Mott Child Abuse & Neglect Conference Presentation
“The best of us are trying to help people imagine a world they haven’t seen before. We’re always trying to tell stories that nobody has ever lived through. Health care, education where everybody can read and write — we have never lived through that.
That storytelling is actually hard work. We need to create entrances and on-ramps for people. Part of creating the entrance is not being so morally self-righteous that I think my entrance is everybody’s entrance. Imagine a world we haven’t seen before.”
Deray McKesson, Civil Rights Activist
In the spirit of imagining a world we’ve never before seen — a world without abuse — three members of the Public Will Campaign Core Team convened in Plymouth, Michigan with other child protection professionals from throughout the state for the 37th Annual Child Abuse and Neglect (CAN) Conference hosted by C.S. Mott Children’s Hospital and the Michigan Children’s Trust Fund.
Approximately 70 people joined an interactive workshop with Reggie Noto, Mark VanderKlipp and Ginger Kadlec to learn about our grassroots Child Sexual Abuse Primary Prevention Campaign and share their own thoughts and ideas about ways to make child sexual abuse rare and non-recurring in our lifetime.
Sharing a brief update on the status of the Campaign and noting that we are knee-deep in the data gathering phase of this important initiative, Reggie provided an overview of a few key themes that both group and one-to one listening sessions participants have shared to date. Some of those common themes include:
The problem of child sexual abuse is overwhelming and uncomfortable to think about — even when people recognize the problem, they often want to avoid talking about it and want to “get away from it.”
People don’t know HOW to talk about it.
The topic spawns feelings of fear — “How can you trust anyone?”
People don’t want to “get into other people’s business.”
As a society, we send mixed messages to kids—be polite; adults are in control; we give people we don’t know access to our kids: coaches, clergy, other parents.
People don’t understand sexual predator characteristics and behaviors.
The problem is multigenerational.
Kids are not “believed” — victim shaming is common.
System dysfunction creates greater trauma for victims.
Professionals view child sexual abuse as a complex, tangled “web.”
Workshop attendees were provided an overview of specific comments that group and one-to-one listening session participants have made about addressing and even stopping child sexual abuse — comments that speak directly to the difficulty of tackling this issue:
Quotes from individuals:
“Sexual abuse is not taboo, but talking about it is.”
“By not speaking about it we continue it…a value not stated is a value not held.”
“Keep family business in the family.”
“It’s the way it has always been.”
“Number one cause is family isolation. It is hard to penetrate the family unit.”
Quotes from professionals in the field:
“Sometimes a child is removed from school the minute a report is made – so it feels like it could be worse to report.”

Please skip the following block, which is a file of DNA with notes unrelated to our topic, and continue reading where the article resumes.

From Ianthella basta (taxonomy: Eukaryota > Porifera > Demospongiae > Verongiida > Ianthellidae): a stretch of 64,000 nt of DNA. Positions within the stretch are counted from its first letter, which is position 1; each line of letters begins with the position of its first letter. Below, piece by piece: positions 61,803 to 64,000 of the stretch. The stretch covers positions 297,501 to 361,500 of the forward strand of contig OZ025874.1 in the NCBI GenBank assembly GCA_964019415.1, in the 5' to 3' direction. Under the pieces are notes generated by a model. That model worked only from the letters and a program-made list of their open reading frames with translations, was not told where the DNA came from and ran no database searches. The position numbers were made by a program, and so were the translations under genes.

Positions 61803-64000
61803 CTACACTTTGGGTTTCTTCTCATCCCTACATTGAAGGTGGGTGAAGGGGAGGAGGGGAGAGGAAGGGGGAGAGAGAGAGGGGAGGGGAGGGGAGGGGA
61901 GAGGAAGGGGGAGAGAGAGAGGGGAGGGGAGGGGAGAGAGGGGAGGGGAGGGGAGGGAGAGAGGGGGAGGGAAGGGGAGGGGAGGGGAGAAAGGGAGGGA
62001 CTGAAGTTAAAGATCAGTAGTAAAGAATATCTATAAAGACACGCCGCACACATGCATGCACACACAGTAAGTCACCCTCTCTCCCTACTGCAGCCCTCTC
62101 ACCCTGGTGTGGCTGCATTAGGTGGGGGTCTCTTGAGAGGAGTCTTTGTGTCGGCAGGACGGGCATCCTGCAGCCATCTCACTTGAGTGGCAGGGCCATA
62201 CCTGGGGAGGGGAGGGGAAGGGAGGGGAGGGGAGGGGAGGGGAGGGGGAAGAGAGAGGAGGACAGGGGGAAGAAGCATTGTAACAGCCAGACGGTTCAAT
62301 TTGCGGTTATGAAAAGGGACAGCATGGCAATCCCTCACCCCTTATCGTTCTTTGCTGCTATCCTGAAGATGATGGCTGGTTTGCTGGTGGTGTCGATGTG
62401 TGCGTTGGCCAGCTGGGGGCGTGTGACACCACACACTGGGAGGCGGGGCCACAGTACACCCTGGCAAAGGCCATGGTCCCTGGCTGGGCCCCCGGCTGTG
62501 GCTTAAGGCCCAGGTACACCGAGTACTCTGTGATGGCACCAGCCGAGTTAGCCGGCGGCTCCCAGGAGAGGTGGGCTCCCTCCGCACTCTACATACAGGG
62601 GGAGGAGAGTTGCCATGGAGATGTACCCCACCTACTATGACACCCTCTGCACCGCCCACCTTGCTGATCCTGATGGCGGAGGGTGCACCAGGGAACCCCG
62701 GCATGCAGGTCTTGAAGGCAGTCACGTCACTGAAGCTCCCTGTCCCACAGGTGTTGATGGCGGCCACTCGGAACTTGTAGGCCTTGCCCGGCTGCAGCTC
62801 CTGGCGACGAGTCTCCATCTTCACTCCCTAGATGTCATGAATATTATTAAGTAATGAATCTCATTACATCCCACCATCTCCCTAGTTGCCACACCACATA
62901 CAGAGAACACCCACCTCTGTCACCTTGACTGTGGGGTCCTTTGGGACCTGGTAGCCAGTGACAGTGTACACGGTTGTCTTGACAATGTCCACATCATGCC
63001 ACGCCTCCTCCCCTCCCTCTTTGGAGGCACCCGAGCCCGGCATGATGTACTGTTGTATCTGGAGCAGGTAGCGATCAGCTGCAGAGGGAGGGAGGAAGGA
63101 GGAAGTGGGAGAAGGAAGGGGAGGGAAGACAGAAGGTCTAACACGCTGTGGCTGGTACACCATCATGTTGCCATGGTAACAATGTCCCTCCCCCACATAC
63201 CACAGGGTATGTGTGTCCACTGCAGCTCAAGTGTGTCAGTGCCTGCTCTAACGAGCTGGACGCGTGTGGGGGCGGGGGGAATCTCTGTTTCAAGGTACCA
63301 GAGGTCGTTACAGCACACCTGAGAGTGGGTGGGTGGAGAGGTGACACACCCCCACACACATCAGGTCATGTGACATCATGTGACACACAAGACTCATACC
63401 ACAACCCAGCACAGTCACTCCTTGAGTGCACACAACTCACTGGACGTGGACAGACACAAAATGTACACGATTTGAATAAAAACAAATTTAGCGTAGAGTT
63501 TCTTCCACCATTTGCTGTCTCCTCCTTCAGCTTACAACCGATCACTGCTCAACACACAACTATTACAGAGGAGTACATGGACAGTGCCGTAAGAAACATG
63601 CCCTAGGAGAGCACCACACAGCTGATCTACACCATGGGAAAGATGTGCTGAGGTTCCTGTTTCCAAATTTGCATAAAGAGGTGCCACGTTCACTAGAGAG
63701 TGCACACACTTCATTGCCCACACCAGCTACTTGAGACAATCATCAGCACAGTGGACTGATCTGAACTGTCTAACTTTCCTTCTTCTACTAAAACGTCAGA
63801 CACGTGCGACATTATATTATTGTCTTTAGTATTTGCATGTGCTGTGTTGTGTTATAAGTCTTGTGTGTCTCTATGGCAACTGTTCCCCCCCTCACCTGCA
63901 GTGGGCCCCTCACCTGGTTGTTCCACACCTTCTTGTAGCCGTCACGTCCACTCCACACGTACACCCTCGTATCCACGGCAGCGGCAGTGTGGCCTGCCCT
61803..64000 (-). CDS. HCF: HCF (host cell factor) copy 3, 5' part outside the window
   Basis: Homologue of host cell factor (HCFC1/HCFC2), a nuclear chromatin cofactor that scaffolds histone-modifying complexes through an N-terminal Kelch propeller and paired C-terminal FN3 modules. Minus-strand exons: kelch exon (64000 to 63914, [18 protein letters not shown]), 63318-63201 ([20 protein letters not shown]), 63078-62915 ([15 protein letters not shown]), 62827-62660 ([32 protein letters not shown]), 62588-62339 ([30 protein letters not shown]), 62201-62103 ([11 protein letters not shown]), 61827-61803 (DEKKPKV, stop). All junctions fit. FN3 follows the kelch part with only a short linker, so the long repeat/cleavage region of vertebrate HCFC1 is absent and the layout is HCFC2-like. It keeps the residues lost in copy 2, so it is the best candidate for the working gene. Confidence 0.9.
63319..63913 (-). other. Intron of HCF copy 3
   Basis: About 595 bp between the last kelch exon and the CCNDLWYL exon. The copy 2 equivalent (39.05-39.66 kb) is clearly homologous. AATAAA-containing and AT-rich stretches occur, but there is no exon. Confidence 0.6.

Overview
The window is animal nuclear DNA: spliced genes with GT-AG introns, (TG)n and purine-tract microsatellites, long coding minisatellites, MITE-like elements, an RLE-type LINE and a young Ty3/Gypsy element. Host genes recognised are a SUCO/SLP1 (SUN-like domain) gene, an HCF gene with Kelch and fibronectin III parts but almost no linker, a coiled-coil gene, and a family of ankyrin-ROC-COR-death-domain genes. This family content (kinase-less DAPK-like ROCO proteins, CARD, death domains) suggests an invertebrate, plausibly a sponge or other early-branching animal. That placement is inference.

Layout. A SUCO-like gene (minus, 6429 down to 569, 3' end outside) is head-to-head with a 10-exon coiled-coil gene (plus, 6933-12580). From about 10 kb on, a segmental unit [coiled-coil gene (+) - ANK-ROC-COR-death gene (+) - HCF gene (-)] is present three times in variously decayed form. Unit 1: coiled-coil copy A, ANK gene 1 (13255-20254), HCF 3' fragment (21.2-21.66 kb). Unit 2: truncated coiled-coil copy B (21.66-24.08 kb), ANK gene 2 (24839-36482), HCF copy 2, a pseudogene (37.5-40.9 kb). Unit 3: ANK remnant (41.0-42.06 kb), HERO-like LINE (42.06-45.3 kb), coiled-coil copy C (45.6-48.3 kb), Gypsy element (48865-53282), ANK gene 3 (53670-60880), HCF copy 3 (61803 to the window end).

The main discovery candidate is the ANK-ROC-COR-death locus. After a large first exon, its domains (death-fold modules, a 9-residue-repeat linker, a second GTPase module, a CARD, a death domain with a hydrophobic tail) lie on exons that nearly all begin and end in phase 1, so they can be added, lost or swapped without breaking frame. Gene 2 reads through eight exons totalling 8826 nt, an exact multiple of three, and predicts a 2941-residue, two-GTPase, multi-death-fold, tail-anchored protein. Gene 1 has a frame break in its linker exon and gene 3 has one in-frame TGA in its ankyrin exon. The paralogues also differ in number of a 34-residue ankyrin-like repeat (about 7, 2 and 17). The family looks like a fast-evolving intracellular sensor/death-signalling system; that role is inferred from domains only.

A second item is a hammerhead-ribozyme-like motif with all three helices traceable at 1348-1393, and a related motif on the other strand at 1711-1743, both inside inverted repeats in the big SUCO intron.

“People don’t report because they don’t want to ruin a reputation – that’s more important than the safety of a child.”
“People think CSA is rare. But I could easily spend all my time on CSA cases.”
The core team members facilitating the workshop tapped into the expertise and knowledge of the workshop attendees by engaging them in a group exercise to discuss and share their opinions and ideas around two questions:
“As a society, are there things we think or do, perhaps unintentionally, that create an atmosphere in which child sexual abuse is MORE likely to occur?
“As a society, are there things we think or do, perhaps unintentionally, that create an atmosphere in which child sexual abuse is LESS likely to occur?
Attendees were challenged to address these questions in the realm of the “Three Gears” of social change (i.e., individual behaviors, social norms, systems & laws) and focus on primary prevention, rather than intervention. Collectively, the group shared powerful information which has been added to the campaign data library. Ideas shared by the attendees included items such as:
“... MORE likely to occur?”
There is a “not in my backyard” mentality — widely held belief that child sexual abuse happens to someone else or in someone else’s neighborhood or town
Sexualization of young children in media (e.g., movies, “Barbies”, etc.)
Message that females are in “charge” and in control of male sexuality
Cultural influences such as children being expected to hug or kiss family, friends, etc. on demand
Assumption that perpetrators are strangers or are not “nice” people
Children are taught to “mind” adults and do what they are told otherwise they’ll be punished
Lack of adequate screening processes for volunteers and others that work with children
Funding directed more to intervention than prevention
2) “... LESS likely to occur?”
Change the way we TALK
Normalize body safety in conversations with kids
Create environments where it’s safe and acceptable for children to talk about things that make them uncomfortable and disclose abuse
Teach children the proper names of private body parts
Utilize everyday moments as teaching opportunities to reinforce and model desired behavior
Empower parents to demand change
Improve social-emotional training in schools
Model protective behavior
Ask children permission for a hug or kiss
Parents stay in physician examination rooms with kids
Listen and respond to children’s apprehensions and concerns — teach them to trust their instincts and show them support for doing so
We invite you to view the presentation shared at this workshop, as well as a summary of the comments shared during the Group Exercise.
We deeply thank C.S. Mott Children’s Hospital and the Michigan Children’s Trust Fund for inviting us to present at this impactful conference!